20. Well, I’m happy to say that the lumps didn’t stop my family from devouring their breakfasts and asking for seconds.
    This recipe was a success and will definitely be added to my repertoire!!

  21. Oh the lumps!! I tried very hard to follow your instructions to a ‘T’ to avoid lumps but it didn’t work.
    I just made a batch for tomorrow’s breakfast. I’m hoping that the lumps wont be too much of a disaster when I finish up tomorrow morning!

  22. I love polenta. never thought about it for the morning though. I don’t know if we can share hints here (as this is my first time posting) but you can make polenta fries in the oven as well. make the polenta pour into a cookie sheet and let cool in the ice box. then cut into fry shape/sizes and spray tops lightly with olive oil. bake at 450 about 10 minutes in you take them out and flip them and spray the other side with oil. and bake till crispy. time and temp may vary depending on where you live and your oven.

  23. I love polenta. I saw a recipe recently for “french toast polenta”. Basically, you make the polenta as you normally would, cut it into shapes, and then dunk it in the usual egg/milk mix and fry it. I haven’t had a chance to try it yet, but I think it would be delicious.

  24. I LOVE this idea. We are always looking for something interesting to go with our fresh eggs. I’m so gonna try this because they love polenta or grits cooked with cheese. And we’ve had rice pudding (done like oatmeal) for breakfast. This will be a new one on them, but it reminds me of a dish I had at the American Indian Museum in DC.

  25. I never thought of a sweet version, it sounds interesting. It reminds me of my favorite polenta treat as a child: pour milk over plain cooked polenta and grab a spoon!
    Everyone in my family loves polenta. But not everyone in the family is comfortable with boiling water pots, stirring, watching for the smooth consistency, etc. So we also make polenta in the microwave! We use four cups of water for each cup of coarse cornmeal and cook it in small (3 to 5 mins) intervals, stirring in between, until it is done. This way even the less daring cooks can enjoy their favorite when Mom is not at home.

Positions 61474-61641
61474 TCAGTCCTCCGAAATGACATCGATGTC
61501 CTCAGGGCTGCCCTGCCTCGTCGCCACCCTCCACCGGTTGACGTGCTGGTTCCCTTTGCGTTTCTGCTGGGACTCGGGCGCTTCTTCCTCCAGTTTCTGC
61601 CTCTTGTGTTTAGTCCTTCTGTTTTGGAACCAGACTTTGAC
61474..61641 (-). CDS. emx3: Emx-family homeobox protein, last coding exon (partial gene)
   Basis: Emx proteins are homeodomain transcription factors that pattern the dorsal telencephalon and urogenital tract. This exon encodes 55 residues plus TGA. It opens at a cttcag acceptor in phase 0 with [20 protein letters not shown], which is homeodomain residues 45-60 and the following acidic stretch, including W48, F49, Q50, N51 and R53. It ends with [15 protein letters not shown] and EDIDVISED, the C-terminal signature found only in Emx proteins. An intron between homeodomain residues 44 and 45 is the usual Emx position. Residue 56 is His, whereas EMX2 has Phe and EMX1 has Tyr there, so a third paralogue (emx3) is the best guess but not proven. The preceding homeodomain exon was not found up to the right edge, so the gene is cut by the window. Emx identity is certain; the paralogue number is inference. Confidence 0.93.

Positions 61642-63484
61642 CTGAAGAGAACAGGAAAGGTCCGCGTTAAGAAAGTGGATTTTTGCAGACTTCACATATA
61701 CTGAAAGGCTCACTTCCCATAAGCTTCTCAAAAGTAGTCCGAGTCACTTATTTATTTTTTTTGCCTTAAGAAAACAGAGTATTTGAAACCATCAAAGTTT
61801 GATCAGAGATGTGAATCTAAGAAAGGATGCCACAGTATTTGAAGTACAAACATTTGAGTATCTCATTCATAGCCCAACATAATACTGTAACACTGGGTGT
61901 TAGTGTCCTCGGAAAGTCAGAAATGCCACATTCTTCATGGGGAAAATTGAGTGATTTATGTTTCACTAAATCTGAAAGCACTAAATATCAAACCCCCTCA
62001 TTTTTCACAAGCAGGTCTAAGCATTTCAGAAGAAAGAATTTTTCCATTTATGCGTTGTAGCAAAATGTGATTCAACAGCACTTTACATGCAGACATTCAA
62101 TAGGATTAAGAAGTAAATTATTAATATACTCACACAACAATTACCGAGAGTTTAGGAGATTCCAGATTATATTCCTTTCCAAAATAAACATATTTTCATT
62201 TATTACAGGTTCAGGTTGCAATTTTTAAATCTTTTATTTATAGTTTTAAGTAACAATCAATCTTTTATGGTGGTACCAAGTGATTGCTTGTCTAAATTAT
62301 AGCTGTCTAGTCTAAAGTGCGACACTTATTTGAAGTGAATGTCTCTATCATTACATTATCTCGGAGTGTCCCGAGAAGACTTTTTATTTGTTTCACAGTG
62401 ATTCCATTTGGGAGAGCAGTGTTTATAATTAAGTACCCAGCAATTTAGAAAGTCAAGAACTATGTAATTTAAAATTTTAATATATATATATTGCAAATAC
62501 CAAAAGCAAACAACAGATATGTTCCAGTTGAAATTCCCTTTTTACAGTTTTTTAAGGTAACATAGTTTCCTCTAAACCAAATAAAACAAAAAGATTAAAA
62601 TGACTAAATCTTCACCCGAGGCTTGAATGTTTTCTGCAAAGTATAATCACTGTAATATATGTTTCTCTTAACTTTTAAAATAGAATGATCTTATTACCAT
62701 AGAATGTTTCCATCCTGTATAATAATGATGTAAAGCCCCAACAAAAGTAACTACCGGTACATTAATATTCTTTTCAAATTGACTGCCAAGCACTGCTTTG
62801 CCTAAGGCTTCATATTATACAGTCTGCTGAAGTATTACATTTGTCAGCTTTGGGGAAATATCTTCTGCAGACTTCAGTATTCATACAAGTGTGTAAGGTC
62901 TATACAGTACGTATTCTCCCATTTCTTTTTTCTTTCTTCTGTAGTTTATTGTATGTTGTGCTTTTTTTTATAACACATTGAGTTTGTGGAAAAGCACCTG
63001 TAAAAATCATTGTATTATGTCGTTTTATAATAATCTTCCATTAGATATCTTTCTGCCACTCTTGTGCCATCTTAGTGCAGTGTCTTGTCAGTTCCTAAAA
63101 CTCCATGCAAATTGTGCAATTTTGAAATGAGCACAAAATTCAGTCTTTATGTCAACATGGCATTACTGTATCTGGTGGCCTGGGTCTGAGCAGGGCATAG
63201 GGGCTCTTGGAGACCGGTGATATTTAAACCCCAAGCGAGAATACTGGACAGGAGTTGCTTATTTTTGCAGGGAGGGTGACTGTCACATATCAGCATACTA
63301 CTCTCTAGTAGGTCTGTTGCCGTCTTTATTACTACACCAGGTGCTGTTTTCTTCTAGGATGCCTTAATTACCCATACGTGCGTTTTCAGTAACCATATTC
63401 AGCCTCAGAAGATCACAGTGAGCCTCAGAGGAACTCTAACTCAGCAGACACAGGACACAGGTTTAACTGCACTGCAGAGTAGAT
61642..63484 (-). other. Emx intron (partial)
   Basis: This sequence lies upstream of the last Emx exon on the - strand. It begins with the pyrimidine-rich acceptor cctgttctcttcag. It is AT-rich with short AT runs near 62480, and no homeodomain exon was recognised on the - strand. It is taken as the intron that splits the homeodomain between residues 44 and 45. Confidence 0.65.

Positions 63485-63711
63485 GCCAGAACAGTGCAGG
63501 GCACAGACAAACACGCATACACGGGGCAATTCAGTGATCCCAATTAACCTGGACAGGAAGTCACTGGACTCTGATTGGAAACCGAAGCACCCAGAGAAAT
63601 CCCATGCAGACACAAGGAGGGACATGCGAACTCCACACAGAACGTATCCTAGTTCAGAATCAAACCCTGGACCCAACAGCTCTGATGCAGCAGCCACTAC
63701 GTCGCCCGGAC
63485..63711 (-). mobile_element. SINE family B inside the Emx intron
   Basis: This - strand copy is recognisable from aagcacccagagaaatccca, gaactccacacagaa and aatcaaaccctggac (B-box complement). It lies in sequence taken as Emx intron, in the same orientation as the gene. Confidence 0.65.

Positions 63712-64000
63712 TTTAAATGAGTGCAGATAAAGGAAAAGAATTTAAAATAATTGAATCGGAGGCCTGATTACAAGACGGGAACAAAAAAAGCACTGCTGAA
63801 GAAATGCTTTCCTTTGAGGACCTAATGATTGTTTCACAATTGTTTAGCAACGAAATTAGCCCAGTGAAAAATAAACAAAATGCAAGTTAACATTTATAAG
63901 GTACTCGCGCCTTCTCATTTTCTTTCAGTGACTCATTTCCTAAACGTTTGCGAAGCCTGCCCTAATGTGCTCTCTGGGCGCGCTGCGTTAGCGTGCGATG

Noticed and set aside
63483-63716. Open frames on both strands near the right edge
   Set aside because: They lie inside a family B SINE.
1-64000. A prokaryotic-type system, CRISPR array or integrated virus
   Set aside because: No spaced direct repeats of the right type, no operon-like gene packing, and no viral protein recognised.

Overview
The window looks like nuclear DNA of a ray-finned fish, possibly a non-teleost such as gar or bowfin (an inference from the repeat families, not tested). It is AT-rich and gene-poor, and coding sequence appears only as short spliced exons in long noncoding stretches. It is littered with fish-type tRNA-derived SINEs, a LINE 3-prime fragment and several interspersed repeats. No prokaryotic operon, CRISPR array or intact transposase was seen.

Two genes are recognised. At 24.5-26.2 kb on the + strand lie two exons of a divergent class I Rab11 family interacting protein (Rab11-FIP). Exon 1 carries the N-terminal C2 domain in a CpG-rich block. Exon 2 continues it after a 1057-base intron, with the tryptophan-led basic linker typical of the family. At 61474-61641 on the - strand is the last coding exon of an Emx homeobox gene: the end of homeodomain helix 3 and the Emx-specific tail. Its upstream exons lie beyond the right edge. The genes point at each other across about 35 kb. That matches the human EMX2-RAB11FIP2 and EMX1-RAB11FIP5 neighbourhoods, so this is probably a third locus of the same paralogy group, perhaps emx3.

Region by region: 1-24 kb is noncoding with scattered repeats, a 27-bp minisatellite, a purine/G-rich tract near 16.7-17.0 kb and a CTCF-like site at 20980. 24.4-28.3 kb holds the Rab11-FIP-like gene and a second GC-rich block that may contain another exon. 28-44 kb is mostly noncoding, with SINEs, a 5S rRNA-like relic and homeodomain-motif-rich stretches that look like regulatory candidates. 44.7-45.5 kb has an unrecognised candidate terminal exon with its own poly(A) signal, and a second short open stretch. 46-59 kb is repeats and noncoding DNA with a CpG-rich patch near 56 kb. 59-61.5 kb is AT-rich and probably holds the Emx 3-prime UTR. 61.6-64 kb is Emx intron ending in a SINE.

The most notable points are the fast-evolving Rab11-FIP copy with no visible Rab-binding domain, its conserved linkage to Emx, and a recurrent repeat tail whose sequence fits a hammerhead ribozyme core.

26. Ok so is polenta grits? I just wondered I think this will be great for my kids to have before school in the morning πŸ™‚

  27. I love the foods that can be frozen, my father is moving in soon and I will not have time to cook so I am trying to make things now ahead of time. So bring on the food that can be frozen. πŸ™‚

  28. This is what we in the South call “fried grits” — though non-Southerners are more comfortable when they’re called an Italian name. My mama used to make fried grits from the leftovers (intentional, of course), served with butter and maple syrup. Yum!

  29. Yes it is. You can use cornmeal but may take a little longer if its not instant polenta.

  30. Is instant polenta the same as cornmeal? I’ve never had polenta before but I have cornmeal in my cupboard.

  31. These are totally delish! I only wish I had understood that polenta and cornmeal are one in the same. I have a 5 lb bag of cornmeal in the pantry, and yet, went out in search of polenta!! The type I found was a pre-cooked organic polenta in a “sausage” tubing kinda looking thing. You were supposed to heat it, adding water, in the microwave to make soft polenta, but I avoided the microwave and did it stove-top. Only problem was no matter how hard I tried, I couldn’t get all the lumps out, so mine was a bit luumpy, but delicious non-the-less!

  32. I have never had polenta before. This sounds interesting. Can’t wait to try it. It’s great to hear that it can be frozen, too! Great change-up from pancakes/french toast.